Davante Adams photo

Davante Adams runs in front of 49ers defensive tackle Sheldon Day during the second half of the NFC Championship Game on Jan. 19 in Santa Clara, Calif. Adams had nine receptions for 138 yards in the 37-20 loss.

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GREEN BAY — When Aaron Rodgers was asked a day earlier whether he’d considered opting out of the 2020 NFL season, the Green Bay Packers quarterback’s response was as quick as one of his releases on a throw to top target Davante Adams.

“I did not consider it,” Rodgers instantly replied on Monday afternoon. “I was always going to play.”

Adams couldn’t say the same thing Tuesday. The three-time Pro Bowl wideout and undisputed leader of the team’s receiver pack admitted with his and wife Devanne’s daughter, Daija, having arrived last September, he did mull the idea of sitting out this year amid the COVID-19 pandemic and the uncertainty the novel coronavirus has brought with it to professional sports.

“I definitely weighed all the options and looked at everything, all the protocols and everything,” Adams said during a Zoom video conference call with reporters Tuesday afternoon. “Obviously, here I am today. I have no plans of opting out at this point. I love the game. I love my teammates. I’ve put a lot into this. I kind of think about my legacy, everything when it’s all said and done. This is a tricky time in the world, but at the same time, it’s something that I truly believe that we cannot necessarily run from. With all the options weighed and everything taken in account, obviously I’m here and I decided to play.”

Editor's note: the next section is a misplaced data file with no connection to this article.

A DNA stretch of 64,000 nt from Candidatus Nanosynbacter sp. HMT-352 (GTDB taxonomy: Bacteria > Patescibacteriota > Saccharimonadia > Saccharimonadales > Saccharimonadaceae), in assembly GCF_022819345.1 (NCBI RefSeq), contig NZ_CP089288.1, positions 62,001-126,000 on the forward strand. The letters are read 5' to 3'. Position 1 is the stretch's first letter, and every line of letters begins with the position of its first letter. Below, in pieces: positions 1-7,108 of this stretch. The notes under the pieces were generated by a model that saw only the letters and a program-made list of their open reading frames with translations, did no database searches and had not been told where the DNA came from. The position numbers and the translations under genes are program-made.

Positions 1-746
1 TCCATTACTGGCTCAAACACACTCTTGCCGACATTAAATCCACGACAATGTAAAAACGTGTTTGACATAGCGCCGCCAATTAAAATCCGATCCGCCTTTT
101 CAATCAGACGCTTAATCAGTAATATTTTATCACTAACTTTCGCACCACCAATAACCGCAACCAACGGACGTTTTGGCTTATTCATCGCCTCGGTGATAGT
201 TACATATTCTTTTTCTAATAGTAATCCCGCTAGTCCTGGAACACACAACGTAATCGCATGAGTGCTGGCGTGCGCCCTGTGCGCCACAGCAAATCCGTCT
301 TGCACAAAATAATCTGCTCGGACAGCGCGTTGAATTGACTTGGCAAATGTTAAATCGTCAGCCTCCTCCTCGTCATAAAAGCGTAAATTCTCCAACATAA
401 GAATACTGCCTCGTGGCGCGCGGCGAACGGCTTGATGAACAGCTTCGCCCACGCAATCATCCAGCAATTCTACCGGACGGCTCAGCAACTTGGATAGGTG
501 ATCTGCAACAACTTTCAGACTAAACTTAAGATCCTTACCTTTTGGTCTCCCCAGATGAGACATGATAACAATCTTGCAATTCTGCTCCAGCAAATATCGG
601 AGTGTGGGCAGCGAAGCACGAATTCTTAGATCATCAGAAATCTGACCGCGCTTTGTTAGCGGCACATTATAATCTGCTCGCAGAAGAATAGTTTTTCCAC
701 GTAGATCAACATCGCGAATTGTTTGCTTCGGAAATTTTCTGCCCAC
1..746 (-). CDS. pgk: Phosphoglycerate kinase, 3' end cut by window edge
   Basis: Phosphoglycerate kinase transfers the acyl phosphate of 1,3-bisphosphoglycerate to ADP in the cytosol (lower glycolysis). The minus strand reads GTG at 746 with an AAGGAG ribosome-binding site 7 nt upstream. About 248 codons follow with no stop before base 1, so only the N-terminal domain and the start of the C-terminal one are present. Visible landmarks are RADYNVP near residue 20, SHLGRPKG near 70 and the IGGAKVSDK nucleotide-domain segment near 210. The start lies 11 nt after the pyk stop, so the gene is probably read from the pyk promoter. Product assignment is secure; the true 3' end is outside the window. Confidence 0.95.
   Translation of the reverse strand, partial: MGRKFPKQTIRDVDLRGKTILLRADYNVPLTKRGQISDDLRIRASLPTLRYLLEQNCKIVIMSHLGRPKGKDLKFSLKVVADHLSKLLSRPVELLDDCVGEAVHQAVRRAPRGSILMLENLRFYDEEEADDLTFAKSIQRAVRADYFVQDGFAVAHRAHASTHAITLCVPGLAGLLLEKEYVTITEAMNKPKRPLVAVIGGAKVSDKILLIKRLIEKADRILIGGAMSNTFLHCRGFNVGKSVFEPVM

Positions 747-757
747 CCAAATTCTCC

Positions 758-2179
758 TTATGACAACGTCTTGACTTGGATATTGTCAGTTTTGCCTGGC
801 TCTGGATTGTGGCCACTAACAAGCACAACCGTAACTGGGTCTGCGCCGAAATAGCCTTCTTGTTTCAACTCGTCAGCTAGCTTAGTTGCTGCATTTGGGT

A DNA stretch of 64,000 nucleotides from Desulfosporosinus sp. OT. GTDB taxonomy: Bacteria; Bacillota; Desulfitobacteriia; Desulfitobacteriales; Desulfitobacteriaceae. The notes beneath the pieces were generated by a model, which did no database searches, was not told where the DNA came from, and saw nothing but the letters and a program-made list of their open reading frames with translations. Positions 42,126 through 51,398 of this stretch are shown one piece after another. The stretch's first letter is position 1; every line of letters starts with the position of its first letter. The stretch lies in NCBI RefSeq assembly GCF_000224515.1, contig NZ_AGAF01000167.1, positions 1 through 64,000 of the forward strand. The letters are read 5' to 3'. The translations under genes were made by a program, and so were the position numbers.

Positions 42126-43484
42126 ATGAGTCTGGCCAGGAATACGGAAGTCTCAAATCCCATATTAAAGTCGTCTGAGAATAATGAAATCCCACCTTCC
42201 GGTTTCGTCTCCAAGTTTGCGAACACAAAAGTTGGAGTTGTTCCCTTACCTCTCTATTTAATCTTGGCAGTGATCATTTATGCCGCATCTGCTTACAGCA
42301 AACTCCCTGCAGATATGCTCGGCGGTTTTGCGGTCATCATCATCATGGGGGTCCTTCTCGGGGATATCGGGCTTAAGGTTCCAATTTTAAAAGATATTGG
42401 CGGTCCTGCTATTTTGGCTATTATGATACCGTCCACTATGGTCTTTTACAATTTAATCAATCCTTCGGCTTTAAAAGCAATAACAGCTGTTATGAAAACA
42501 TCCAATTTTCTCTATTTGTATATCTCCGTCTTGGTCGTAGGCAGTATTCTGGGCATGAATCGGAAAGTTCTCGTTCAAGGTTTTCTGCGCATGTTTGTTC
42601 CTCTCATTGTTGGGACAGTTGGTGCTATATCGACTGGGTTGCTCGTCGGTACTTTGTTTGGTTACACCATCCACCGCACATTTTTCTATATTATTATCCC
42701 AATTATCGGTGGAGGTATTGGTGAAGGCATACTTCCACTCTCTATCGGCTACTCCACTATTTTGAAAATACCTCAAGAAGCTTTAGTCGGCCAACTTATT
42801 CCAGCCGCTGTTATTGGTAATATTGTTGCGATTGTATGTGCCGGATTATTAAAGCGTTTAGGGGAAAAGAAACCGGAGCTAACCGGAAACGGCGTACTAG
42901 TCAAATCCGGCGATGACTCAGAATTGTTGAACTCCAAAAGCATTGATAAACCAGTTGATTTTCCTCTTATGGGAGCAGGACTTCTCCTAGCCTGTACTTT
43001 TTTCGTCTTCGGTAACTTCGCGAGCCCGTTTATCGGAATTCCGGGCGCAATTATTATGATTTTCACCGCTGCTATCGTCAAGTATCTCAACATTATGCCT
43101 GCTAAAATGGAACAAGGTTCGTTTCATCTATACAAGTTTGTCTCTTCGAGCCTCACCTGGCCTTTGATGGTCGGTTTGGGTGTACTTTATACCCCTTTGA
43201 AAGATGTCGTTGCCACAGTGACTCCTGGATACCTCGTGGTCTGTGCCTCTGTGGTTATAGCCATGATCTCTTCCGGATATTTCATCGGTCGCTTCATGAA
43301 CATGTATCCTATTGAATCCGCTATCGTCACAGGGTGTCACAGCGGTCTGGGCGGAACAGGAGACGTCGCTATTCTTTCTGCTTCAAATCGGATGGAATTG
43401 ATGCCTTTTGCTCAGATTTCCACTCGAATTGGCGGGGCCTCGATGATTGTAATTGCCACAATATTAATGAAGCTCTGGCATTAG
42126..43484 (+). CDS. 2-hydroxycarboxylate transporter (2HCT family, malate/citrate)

Rodgers and Packers coach Matt LaFleur must be privately thanking his lucky stars for that decision. For while neither Rodgers nor LaFleur was about to speak at length about the uncertainty at receiver (and tight end) behind Adams — “I think there’s a lot to be figured out,” Rodgers said Monday — the group is light on proven commodities after losing offseason addition Devin Funchess, who opted out because of family concerns amid COVID-19.

“Davante is a legitimate, premier, No. 1 receiver in this league. He’s a guy that no matter the situation, no matter who he’s playing against, we feel really, really confident that he can go win his one-on-one,” LaFleur said during his own Zoom call later Tuesday. “He’s a big leader for this team. A lot of guys, they feed off his energy, and everybody is looking at him as a veteran player how he goes about his business,

“To me, obviously he’s got great talent, but there’s a reason he’s elevated his game to the level at which it’s at right now — and that’s because of his work ethic. I know our guys, our young guys in that receiving corps and throughout our whole team are going to look at him for leadership and guidance and to try to become the best player that they can become.”

How good that is remains to be seen, especially with the team having traded up in the first round to pick its quarterback of the future, Jordan Love, instead of a wide receiver.

“It’s no secret, we were all expecting to have a receiver drafted, but that wasn’t the case,” Adams said in response to a question about how Rodgers will play in the wake of the Love pick. “Aaron’s going to come in balling and doing his thing. He’s got the right mindset.”